Some posts ago, I shared about a competition sponsored by Criteo that I decided to participate in to learn more about the out-of-distribution robustness of machine learning models.

It turns out I got 3rd place and a prize!

In any competition, you need to write a report on your solution to claim the prize, so I decided to post it here too.

Enjoy!

## Background

The competition had a dataset with about 40 categorical features “aggregated from traces in computational advertising” and a binary target. We could be predicting clicks on ads, for example.

It is an out-of-distribution generalization challenge for ECML-PKDD 22, so the final results were computed over a test set that didn’t come from the same distribution as the training set.

When you see LB or Dev Never-Seen Environment, it’s about the dataset with a different distribution in which we could see the score during the competition.

When you see LB Train Envs, it’s about the score in an out-of-sample data that came from the same distribution as the training set.

When you see LB Final or simply Final, it’s about the dataset with a different distribution that was revealed after the competition finished (and was used to define the winners).

LB means leaderboard. Two during the competition and one after.

We had data from 3 different distributions (environments) in the training set.

## Preprocessing

The binary features were kept in their original format.

For the boosted tree models, categorical features with more than 2 values were transformed using Ordinal Encoding and Count Encoding.

Ordinal encoding (OE) sorts the values alphabetically and simply replaces the original categorical value with a number sequentially according to the sorting.

Count encoding (CE) computes the number of rows for each categorical value and replaces the original categorical value with this number.

For the benchmark logistic regression, the organizers used the hashing trick to transform the categorical values into numerical ones.

It assigns them to buckets with a hash function, then uses this transformed representation to train models. They used scikit-learn’s FeatureHasher with 2**15 buckets and the option alternate_sign set to False.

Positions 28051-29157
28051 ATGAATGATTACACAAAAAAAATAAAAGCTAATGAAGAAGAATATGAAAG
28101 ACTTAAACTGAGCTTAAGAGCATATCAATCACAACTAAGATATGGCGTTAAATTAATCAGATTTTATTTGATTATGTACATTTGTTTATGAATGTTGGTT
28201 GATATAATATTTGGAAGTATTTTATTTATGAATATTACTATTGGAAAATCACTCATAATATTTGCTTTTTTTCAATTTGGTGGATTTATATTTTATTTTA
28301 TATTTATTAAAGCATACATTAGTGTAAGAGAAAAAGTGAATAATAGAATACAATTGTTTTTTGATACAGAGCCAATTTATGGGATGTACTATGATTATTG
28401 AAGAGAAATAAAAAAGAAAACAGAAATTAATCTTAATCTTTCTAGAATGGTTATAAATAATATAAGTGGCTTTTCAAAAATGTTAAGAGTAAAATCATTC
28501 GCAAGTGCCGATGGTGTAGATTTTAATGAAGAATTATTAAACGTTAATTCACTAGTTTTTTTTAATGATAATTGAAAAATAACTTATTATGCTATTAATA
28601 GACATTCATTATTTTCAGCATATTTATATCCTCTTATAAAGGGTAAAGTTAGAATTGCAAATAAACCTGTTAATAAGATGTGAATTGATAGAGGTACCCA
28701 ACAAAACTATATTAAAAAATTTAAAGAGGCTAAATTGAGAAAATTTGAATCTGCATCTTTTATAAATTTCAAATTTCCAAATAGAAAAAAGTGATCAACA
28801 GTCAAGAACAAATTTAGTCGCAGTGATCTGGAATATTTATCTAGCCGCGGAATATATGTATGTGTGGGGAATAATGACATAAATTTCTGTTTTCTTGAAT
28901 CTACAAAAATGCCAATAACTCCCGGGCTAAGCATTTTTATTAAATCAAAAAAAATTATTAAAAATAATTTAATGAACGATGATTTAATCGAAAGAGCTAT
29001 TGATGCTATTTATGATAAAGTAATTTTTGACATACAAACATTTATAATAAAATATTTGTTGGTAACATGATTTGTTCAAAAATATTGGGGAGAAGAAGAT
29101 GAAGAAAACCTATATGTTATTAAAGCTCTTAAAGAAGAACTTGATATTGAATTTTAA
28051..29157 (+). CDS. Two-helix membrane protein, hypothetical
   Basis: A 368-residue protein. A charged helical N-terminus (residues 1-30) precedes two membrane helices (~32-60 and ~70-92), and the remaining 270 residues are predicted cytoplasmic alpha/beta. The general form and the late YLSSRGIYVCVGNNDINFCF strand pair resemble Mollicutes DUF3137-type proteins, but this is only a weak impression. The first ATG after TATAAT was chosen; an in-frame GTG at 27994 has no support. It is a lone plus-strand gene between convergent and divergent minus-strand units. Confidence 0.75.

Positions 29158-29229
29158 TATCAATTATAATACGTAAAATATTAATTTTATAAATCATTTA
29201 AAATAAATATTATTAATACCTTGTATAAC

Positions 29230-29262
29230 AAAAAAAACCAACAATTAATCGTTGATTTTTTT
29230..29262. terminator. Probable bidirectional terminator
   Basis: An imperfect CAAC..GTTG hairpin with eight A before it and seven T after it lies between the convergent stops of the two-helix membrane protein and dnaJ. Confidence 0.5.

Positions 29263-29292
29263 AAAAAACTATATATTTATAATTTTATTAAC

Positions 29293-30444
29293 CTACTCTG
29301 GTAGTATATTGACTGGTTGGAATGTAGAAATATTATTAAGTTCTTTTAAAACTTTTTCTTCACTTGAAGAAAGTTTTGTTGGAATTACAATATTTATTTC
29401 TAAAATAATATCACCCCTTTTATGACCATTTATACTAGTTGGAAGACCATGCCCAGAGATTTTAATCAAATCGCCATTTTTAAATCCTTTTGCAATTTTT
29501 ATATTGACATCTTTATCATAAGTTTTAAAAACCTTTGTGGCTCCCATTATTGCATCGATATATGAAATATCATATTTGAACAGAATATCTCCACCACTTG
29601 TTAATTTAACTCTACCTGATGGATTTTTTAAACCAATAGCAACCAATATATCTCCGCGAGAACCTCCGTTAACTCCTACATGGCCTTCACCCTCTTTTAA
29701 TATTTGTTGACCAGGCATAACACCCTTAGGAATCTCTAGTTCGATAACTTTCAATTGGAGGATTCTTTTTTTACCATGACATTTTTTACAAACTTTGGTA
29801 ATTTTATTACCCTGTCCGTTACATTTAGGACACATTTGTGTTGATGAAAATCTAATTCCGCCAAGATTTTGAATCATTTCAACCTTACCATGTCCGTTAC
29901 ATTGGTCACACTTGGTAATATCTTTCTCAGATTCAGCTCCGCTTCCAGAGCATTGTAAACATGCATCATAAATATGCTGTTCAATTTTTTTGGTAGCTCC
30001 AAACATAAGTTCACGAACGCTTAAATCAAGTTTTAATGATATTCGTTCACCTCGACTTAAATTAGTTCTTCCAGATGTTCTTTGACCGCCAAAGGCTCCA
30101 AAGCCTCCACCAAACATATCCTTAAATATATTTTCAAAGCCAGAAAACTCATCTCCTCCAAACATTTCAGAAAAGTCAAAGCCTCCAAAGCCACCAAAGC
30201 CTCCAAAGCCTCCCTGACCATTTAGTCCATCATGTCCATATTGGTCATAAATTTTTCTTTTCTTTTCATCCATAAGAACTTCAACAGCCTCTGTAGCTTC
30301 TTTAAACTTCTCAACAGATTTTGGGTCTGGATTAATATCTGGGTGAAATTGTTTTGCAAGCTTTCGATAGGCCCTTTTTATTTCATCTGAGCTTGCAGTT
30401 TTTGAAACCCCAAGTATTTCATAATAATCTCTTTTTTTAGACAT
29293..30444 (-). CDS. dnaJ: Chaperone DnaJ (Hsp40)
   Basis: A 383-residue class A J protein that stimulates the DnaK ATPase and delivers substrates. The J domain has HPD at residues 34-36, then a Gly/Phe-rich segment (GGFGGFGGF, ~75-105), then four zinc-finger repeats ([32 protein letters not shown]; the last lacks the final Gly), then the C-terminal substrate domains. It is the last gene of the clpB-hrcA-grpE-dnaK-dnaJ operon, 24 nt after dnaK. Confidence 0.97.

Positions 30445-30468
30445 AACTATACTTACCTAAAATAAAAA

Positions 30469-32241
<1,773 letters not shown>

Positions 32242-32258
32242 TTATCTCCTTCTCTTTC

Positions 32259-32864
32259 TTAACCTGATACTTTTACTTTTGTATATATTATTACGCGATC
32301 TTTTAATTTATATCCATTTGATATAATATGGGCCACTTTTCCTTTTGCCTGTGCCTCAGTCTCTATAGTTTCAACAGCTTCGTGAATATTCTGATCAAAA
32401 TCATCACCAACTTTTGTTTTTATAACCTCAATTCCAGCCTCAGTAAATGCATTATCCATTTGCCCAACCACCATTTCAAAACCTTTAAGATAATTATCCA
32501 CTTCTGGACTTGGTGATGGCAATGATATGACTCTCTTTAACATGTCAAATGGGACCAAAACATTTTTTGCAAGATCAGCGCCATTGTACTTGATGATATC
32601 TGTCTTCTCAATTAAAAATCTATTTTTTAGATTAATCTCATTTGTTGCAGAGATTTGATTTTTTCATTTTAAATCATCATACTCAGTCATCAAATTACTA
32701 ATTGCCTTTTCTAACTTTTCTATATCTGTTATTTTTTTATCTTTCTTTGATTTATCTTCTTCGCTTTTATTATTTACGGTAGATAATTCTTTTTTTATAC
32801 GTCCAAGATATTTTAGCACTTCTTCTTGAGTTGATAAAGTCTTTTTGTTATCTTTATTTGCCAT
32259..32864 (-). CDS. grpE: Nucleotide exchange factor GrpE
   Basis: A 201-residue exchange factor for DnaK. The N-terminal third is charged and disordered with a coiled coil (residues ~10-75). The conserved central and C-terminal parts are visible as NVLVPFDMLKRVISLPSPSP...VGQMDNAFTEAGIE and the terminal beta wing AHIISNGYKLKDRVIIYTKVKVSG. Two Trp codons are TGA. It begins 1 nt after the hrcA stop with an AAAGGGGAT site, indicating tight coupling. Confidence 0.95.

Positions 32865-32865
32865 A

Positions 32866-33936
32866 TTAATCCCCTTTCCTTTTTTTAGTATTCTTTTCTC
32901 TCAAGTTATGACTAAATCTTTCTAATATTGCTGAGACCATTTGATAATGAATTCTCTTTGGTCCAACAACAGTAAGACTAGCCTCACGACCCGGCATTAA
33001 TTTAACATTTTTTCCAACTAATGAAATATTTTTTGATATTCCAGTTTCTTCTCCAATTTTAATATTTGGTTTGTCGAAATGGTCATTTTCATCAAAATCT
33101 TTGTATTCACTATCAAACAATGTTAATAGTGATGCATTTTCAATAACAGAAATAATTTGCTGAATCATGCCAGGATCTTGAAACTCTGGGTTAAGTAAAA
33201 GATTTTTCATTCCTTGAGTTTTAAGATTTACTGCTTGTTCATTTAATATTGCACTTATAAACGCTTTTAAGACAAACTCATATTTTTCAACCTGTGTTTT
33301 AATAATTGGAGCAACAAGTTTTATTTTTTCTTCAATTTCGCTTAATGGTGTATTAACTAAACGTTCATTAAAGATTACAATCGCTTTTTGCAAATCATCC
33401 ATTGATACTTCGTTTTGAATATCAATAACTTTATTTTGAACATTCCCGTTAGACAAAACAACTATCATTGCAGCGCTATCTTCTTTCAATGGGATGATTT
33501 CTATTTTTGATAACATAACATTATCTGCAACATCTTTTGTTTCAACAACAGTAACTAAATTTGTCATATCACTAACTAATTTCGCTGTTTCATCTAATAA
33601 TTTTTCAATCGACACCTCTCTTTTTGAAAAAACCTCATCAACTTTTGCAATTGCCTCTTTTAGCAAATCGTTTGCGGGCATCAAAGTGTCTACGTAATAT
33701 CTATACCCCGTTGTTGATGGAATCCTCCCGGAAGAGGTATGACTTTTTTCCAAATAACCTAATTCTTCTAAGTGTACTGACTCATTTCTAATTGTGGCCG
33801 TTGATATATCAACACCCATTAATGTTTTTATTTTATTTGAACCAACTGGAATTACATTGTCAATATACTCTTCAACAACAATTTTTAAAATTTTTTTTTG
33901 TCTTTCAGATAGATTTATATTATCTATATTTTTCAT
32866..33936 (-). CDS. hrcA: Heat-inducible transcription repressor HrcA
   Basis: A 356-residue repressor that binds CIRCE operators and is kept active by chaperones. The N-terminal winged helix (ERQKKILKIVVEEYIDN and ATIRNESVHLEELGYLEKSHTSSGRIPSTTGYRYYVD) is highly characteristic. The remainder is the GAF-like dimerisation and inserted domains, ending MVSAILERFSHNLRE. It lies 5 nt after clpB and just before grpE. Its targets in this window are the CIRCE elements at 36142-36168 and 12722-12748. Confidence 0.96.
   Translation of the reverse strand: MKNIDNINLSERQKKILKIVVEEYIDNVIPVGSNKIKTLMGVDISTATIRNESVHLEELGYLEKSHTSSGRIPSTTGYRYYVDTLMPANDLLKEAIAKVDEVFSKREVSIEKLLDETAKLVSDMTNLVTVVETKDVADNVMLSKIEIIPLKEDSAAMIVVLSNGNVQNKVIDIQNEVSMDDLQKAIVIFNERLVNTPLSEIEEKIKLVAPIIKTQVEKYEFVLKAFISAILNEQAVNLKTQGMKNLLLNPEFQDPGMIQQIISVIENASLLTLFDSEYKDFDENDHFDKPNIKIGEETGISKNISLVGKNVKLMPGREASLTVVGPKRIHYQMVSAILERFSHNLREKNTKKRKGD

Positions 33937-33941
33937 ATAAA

After the hashing, the resulting columns were scaled by dividing their values by the maximum absolute value of the respective column with the MaxAbsScaler object from scikit-learn.

## Validation

Following the findings of Gulrajani and David’s paper I shared on the previous post, the original training set was randomly split into 5 folds for cross-validation.

All models were evaluated using this method.

## XGBoost

XGBoost was trained with default parameters but 1,000 estimators and max_bin = 1024.

Max_bin defines how many buckets will be used to preprocess the features to speed up training but can be thought of as a regularization mechanism. The training was done using a GPU on Google Colab.

The features were a concatenation of OE and CE. Optimization loss was cross-entropy.

This model had a Normalized Cross-Entropy of 0.14977 averaged over the 5 folds, 0.12879 on the Dev Never-Seen Environment, and 0.11452 as the Final score.

## LightGBM

LightGBM was trained with default parameters but 1,000 estimators. The idea with LightGBM and CatBoost was to get different predictions for the ensemble.

The features were a concatenation of OE and CE. Optimization loss was cross-entropy.

This model had a Normalized Cross-Entropy of 0.15116 averaged over the 5 folds, 0.12740 on the Dev Never-Seen Environment, and 0.11272 as the Final score.

## CatBoost

CatBoost was trained with default parameters but 2,000 estimators.

The features were OE with the attribute cat_cols set to all columns. This allows Catboost to use its internal target encoding to transform the features. Optimization loss was cross-entropy.

This model had a Normalized Cross-Entropy of 0.15348 averaged over the 5 folds, 0.12749 on the Dev Never-Seen Environment. Final score was not reported.

## Logistic Regression

This model was trained for a maximum of 1,000 iterations.

The inverse regularization coefficient was set to 1 over the average of the Euclidean norms of the first 10,000 rows of the training set.

The raw features were preprocessed with the hashing trick and scaled, as noted in the preprocessing section.

This model had a Normalized Cross-Entropy of 0.14795 averaged over the 5 folds, 0.12438 on the Dev Never-Seen Environment, and 0.10378 as the Final score.

## Results Table With Best Model Scores In Bold

## Final Ensemble

The first component of the ensemble was an average of the probabilities predicted by XGBoost, LightGBM and Catboost.

Then the logistic regression prediction was multiplied by 0.05 and subtracted from the average above.

This was done to simulate “Feature Neutralization”.

The technique is well-known to the Numerai community. The basic idea is to fit a linear predictor on a subset of features and subtract its predictions from a more complex model. It reduces the influence of the fitted features and helps the model be more robust to distributions that are different from training.

A coefficient of 0.05 was found by probing the leaderboard.

It scored 0.13247 in the Dev Never-Seen Environment and 0.11685 in the Final Leaderboard, taking 3rd place.

Check the post about out-of-distribution models to see other ideas I tried and my learnings for projects outside of competitions.